Netfix knows what you watch. Why don't airlines?

Here's a head-scratcher: Most airlines have no idea what you watch on their in-flight entertainment screens. 

This may not sound like a big deal. But think about Netflix. The company became a giant by crunching data on everything you do with your account. It knows what you watch. It knows how long you watch. It makes recommendations on what you might like. It takes educated guesses on who your favorite actors and actresses are. It even creates and buys programming based on how much it thinks you will like it. 

And from what I learned this week at something called the Airline Passenger Experience Association expo, most airlines crunch none of this data. I talked to executives who said they would like to play with it and ones who said they plan to in the future. But from what I can tell, few if any airlines are doing much with it now. 

United Airlines is rolling out a new technology that allows you to stream airline-supplied content to your device. Should the airline be analyzing data on what you watch? Photo: United.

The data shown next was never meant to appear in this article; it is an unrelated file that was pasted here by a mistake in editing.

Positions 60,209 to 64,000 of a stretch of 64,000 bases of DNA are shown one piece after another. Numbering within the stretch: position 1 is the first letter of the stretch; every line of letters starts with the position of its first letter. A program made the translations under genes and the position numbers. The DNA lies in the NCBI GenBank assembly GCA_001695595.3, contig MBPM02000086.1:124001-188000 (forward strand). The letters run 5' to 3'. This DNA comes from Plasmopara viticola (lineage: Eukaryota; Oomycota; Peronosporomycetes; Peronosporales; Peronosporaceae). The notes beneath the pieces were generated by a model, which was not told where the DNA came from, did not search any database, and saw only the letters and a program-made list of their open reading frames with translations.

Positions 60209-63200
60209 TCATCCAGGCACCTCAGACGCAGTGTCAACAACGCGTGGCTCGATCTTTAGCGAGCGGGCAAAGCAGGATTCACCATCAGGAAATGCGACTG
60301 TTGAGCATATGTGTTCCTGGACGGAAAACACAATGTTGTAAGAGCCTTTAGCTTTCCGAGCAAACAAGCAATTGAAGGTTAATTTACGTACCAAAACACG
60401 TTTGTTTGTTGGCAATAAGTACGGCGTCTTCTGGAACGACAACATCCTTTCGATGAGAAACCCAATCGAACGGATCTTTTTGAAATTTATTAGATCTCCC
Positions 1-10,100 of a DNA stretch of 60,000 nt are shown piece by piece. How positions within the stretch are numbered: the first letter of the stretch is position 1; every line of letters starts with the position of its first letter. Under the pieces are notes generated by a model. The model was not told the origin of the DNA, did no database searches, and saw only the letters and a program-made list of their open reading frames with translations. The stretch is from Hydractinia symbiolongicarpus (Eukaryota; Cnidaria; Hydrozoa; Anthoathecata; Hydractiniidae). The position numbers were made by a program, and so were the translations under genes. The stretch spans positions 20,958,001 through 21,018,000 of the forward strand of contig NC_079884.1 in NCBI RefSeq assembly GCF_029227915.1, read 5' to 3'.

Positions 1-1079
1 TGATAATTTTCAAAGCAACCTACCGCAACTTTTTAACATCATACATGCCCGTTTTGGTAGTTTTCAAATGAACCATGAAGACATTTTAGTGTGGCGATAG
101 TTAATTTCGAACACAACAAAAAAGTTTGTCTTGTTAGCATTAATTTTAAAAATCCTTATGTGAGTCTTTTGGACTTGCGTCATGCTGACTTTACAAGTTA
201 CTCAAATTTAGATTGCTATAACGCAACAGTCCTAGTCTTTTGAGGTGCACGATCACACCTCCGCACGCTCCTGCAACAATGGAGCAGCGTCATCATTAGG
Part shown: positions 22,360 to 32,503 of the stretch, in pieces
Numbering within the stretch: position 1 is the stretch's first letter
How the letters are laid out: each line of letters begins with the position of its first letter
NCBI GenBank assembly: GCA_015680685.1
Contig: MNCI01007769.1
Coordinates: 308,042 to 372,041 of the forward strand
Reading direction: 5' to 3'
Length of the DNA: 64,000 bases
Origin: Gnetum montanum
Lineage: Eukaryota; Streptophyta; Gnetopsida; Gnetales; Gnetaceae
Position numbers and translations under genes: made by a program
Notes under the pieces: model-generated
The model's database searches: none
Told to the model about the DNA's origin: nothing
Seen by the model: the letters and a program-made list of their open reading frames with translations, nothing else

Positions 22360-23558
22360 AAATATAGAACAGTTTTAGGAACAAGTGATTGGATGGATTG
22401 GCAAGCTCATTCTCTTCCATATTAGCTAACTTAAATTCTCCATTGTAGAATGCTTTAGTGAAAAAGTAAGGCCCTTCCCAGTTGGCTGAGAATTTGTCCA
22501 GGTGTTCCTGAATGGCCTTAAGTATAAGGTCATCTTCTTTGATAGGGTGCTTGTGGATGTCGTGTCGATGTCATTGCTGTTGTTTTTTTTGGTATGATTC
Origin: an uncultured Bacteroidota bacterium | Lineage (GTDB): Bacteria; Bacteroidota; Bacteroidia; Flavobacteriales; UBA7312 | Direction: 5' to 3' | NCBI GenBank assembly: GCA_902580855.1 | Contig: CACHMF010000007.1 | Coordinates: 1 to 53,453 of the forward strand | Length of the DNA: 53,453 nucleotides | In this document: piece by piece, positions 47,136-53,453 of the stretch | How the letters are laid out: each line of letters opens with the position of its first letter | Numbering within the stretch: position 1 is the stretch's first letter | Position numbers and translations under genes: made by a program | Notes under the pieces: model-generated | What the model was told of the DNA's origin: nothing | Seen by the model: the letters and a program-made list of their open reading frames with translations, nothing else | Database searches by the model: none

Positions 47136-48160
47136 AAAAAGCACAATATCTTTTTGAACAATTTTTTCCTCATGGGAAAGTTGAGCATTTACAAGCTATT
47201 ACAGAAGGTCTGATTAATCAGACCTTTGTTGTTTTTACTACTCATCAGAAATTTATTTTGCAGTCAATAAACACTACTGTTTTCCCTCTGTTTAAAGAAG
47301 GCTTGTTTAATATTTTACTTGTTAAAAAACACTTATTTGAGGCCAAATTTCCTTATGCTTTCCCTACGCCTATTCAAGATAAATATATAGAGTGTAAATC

United Airlines is rolling out a new technology that allows you to stream airline-supplied content to your device. Should the airline be analyzing data on what you watch? Photo: United. 

This seems like an antiquated approach. Yes, airlines can take educated guesses on what you would like. They can buy classics and new releases and cross their fingers that most customers will be satisfied. But think about how much information they could have. 

Maybe many viewers have started a movie but turned it off after 20 minutes. That could mean the movie isn't very good, right? And since many of these systems have a limited number of movies available, it would help the airlines cull their lists. Or maybe another movie is extremely popular and almost everyone watches until the end. Wouldn't that be great for passengers to know? You might even take a chance on a movie you would not ordinarily watch. 

And then there's advertising. Passengers might not like it, but airlines could tailor messages to viewers based on what they have watched. Industry insiders told me that this is possible and probably will occur in some form someday. 

Also, I shouldn't say no one is following this data. I learned from an executive at LiveTV that the company knows everything that is being watched by viewers on United and JetBlue and for how long it is being viewed. But it's not clear to me anyone is doing anything with that information. That could change in the future.